Okinawa Diet: Eating and Living to 100

Okinawa belongs to one of five regions of the world known as blue zones. People who reside in blue zones live exceptionally long, healthy lives compared to the rest of the world’s population because of Okinawa Diet. Okinawa is a prefecture southwest of mainland Japan comprised of 160 islands, 48 of which are home to the highest rates of centenarians in the world, with as many as 40–50 people per every 100,000 living to be 100 years old or more.

“The Okinawa diet is comprised of mainly vegetables and soy, with small amounts of fish. While experts agree the emphasis on plant-based foods is smart, the lack of grains, meat, and dairy can make this diet difficult to follow and possibly lead to nutrient shortcomings.”

Okinawa Diet

The macro-nutrient breakdown of the Okinawa diet is outlined in this table:

Original Modern
Carbs 85% 58%
Protein 9% 15%
Fat 6%, including 2% saturated fat 28%, including 7% saturated fat


It turns out that it’s whole plant foods, not fish, that make up 90 percent of the traditional Okinawan diet: Less than 1 percent of the diet was fish; less than 1 percent was meat; and less than 1 percent was dairy and eggs. Most of the diet was based on vegetables and beans, with the most calories coming from purple and orange sweet potatoes. It’s not only a highly anti-inflammatory diet but also a highly antioxidant one. Okinawans who eat this way don’t only live the longest, they are also extremely healthy into old age, with:

  • 6-12 times fewer heart disease deaths than the United States
  • 2-3 times fewer colon cancer deaths than the United States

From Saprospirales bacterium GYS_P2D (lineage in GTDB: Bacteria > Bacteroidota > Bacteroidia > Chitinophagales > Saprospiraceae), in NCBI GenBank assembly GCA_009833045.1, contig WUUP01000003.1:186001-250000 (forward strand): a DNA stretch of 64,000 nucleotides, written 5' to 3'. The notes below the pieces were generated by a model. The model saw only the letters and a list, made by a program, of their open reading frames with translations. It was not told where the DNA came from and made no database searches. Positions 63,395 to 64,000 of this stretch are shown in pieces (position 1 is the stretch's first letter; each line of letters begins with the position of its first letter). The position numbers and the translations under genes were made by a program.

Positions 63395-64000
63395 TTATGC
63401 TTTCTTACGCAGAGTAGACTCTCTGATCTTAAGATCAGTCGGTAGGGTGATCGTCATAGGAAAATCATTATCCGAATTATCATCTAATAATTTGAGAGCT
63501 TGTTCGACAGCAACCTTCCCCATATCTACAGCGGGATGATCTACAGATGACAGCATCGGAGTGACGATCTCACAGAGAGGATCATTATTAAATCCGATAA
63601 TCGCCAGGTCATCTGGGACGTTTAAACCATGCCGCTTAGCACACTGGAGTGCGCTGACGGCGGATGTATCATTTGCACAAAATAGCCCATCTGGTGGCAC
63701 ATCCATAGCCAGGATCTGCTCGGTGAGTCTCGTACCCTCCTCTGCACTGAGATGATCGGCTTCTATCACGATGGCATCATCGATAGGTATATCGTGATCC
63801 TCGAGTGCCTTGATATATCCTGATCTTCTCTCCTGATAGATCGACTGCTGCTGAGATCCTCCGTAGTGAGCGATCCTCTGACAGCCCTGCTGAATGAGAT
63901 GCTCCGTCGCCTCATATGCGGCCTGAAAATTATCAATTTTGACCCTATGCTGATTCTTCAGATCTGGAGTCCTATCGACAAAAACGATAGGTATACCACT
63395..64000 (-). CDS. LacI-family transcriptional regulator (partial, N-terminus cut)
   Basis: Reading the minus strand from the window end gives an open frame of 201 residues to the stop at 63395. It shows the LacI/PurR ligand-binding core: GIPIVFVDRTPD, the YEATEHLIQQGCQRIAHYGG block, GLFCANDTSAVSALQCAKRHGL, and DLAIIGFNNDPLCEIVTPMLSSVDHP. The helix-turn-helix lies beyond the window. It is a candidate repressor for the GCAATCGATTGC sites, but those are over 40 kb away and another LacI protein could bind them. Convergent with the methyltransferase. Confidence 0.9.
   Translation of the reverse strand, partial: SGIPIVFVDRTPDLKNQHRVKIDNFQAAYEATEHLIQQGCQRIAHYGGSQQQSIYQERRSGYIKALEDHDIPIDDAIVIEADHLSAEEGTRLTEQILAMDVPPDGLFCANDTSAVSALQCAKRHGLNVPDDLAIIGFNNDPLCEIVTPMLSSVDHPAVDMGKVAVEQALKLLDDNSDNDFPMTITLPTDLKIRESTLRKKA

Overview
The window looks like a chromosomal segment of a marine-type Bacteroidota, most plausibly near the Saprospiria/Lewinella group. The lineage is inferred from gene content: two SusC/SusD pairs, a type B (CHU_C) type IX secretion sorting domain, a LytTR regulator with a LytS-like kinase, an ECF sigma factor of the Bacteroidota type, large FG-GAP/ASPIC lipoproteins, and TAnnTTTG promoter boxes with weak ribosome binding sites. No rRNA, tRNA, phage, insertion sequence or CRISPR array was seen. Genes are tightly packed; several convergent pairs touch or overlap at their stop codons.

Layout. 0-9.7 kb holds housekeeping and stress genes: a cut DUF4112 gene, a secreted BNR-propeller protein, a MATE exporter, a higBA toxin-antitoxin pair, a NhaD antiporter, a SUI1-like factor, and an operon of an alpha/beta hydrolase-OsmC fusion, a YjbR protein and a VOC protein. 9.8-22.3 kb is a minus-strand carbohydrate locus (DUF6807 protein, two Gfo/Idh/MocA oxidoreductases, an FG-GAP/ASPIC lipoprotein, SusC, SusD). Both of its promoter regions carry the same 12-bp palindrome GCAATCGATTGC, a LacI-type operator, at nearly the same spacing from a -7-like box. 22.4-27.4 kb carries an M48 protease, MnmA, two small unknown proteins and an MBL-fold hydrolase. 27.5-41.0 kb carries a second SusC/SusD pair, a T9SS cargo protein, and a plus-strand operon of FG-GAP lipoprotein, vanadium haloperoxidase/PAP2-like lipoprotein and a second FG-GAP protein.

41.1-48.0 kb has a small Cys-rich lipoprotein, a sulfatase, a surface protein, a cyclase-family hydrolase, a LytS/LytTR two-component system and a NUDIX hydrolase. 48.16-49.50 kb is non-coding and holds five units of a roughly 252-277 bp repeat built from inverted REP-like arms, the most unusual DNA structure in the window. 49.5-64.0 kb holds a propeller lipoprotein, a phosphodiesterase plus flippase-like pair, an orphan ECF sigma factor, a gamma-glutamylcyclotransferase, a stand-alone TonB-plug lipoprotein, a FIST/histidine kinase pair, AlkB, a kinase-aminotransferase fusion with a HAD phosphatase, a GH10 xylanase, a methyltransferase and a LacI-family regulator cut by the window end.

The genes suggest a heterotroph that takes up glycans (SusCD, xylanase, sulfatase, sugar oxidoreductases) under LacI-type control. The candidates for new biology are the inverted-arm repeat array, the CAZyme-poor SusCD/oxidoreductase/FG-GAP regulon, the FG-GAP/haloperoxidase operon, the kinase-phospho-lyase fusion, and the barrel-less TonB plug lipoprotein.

• 7 times fewer prostate cancer deaths than the United States
  • 5.5 times lower risk of dying from breast cancer than the United States

Also Read: Okinawa Diet: Why It Is Useful?

What does the Okinawa diet consist of?

The majority of the Okinawa diet primarily consists of green and yellow vegetables, root vegetables, soy-based foods, and mushrooms. Okinawan’s eat fish, meat, dairy, and grains like rice in much smaller amounts.

  • Vegetables: orange sweet potato, purple sweet potato, seaweed, kelp, bamboo shoots, radish, bitter melon, cabbage, carrots, pumpkin, papaya, and mushrooms
  • Soy-based foods: tofu, miso, natto, and edamame
  • Grains: millet, wheat, rice, and noodles
  • Meat and seafood: fish, seafood, and some pork

The diet typically does not include beef, processed meat, eggs, cheese, milk, and processed carbohydrates like sugary sweets and snacks. The diet does not contain added sugars or refined sweets, with the exception of uji, Okinawan sugarcane, which is boiled down to make brown sugar and is also used to encourage healthy digestion.


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